Italy-based Matrìca, a 50:50 joint venture between Italian petrochemicals maker Versalis and US-based Novamont, has opened the first of its three green chemistry plants for converting vegetable oils into monomers and intermediates in Italy.

Over the course of the year, the firm says it will open another two plants being bui l t at the new Matrìca complex. At these two plants, monomers and intermediates will be transformed into extensor oils for the tyre industry and other products such as bases for bio-lubricants, plasticisers for polymers and products for cosmetic formulations.

The company says the three plants will have an investment of EUR180 million and a total capacity of 70,000 tonnes/year of bio-products. A result of a 20-year research, the process is said to be different from competitors. It uses a proprietary technology that does not use ozone in the vegetable oil oxidative scission reaction and allows the production of intermediates known as azelaic acid and pelargonic acid, as well as new proprietary products, through a safe process with low environmental impact.

New research on starch for bioplastics

Researchers in Finland have developed a starch-based biodegradable plastic with a high degree of mechanical strength and good thermal resistance. This biomaterial is targeted at applications in food packaging and biomedical materials.

Starch is a polysaccharide consisting of two components: a linear glucose polymer called amylose and a highly branched glucose polymer called amylopectin. Most green plants store their energy as starch and it is present in large quantities in grains such as maize, wheat and rice, in addition to tubers like potatoes. A brittle polymer, starch can be treated with heat and water, via a technique called gelatisation, to make it suitable for traditional plastic processing techniques.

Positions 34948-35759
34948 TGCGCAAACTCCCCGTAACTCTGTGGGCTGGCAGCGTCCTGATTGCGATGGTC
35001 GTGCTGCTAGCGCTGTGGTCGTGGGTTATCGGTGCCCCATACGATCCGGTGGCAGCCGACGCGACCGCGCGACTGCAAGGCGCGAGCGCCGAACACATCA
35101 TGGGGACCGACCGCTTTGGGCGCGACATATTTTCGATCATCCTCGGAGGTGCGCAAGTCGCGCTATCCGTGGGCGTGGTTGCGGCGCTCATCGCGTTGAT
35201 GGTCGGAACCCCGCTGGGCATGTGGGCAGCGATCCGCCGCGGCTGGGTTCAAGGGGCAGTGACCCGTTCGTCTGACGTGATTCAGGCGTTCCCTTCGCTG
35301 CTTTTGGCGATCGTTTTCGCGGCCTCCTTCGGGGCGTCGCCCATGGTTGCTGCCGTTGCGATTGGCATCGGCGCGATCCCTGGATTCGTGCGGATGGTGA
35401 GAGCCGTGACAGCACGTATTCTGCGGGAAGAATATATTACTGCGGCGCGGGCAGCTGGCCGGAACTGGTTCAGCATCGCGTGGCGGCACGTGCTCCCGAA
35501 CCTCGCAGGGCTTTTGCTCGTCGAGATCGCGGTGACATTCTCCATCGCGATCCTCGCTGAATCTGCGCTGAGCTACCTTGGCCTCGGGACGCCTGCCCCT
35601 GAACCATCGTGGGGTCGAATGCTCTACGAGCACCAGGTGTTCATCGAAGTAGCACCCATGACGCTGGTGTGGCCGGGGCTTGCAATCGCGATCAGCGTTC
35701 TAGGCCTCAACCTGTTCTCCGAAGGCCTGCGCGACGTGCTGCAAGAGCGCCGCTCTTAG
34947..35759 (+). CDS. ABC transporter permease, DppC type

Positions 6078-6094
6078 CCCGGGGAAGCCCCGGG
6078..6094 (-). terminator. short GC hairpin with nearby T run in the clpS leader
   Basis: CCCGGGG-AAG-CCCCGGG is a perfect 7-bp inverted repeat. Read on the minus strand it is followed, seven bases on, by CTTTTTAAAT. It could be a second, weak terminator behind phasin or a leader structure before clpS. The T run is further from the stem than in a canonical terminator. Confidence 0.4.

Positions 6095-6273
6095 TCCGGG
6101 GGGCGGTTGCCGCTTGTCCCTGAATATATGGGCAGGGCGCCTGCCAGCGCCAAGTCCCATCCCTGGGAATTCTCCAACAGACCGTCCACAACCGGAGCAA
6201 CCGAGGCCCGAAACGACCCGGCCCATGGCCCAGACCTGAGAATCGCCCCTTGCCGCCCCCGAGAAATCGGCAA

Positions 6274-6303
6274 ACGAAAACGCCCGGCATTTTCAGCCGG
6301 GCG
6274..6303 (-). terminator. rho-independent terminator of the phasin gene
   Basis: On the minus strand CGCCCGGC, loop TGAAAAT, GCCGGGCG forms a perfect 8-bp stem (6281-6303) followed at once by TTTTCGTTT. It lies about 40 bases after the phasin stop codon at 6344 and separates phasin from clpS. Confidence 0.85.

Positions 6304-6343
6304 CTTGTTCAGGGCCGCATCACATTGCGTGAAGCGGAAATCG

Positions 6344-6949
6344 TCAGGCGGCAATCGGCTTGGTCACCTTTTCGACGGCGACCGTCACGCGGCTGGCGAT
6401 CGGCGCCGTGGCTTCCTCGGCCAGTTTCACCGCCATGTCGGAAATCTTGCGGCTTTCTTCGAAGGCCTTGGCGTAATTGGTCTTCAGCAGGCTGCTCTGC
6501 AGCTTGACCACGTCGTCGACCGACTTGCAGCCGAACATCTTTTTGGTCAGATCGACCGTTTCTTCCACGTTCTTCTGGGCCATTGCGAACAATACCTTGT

However, films prepared by this method rapidly recrystalise and degrade, leaving them amorphous and brittle again. Many small molecules have been used as plasticisers that hydrogen bonds with the glucose units in starch to prevent recrystallisation, however they are prone to migration and leeching, again degrading over time. Unfortunately larger compounds are typically less effective plasticisers.

Now, researchers from the Aalto University have used a star-shaped molecule called AEEP (aminoethoxy ethanol substituted phosphazene), the arms of which act as dynamic and mobile hydrogen bonding plasticiser molecules while being connected to a central core, effectively preventing migration and leeching of the starch molecules from the resulting plastic.

The researchers are now testing AEEP within a range of biopolymers, in addition to investigating the selfhealing properties of their starch-based plastic.

Biodegradable bottle project

Meanwhile, Spain’s institute of plastic technology, Aimplas, is coordinat ing a two-year research on developing a biodegradable material, in partnership with seven European partners, to reduce waste and increase recycling. The aim of the Biobottle project is to create multi-layer and monolayer plastic bottles, as well as bags for dairy packaging, which do not require to be separated from the rest of the organic wastes at the end of their brief lifespan.

Aimplas says that Europe is the world’s biggest consumer of dairy products globally, with an average of 261 kg per year, according to data provided by FAO in 2011. But only 10-15% of the 2 million tonnes of HDPE milk bottles used are recycled.

According to Aimplas, one of the main difficulties of Biobottle is getting a biodegradable material that complies with the same requirements as traditional packaging, including resistance to thermal treatments such as the sterilisation or pasteurisation.

Biobottle is a European project in the Seventh Framework Programme and has received funding of EUR1 million.


Home | Terms & Conditions | Privacy Policy | Contact | Webmail | Site Map

Copyright (c) 2014 All rights reserved.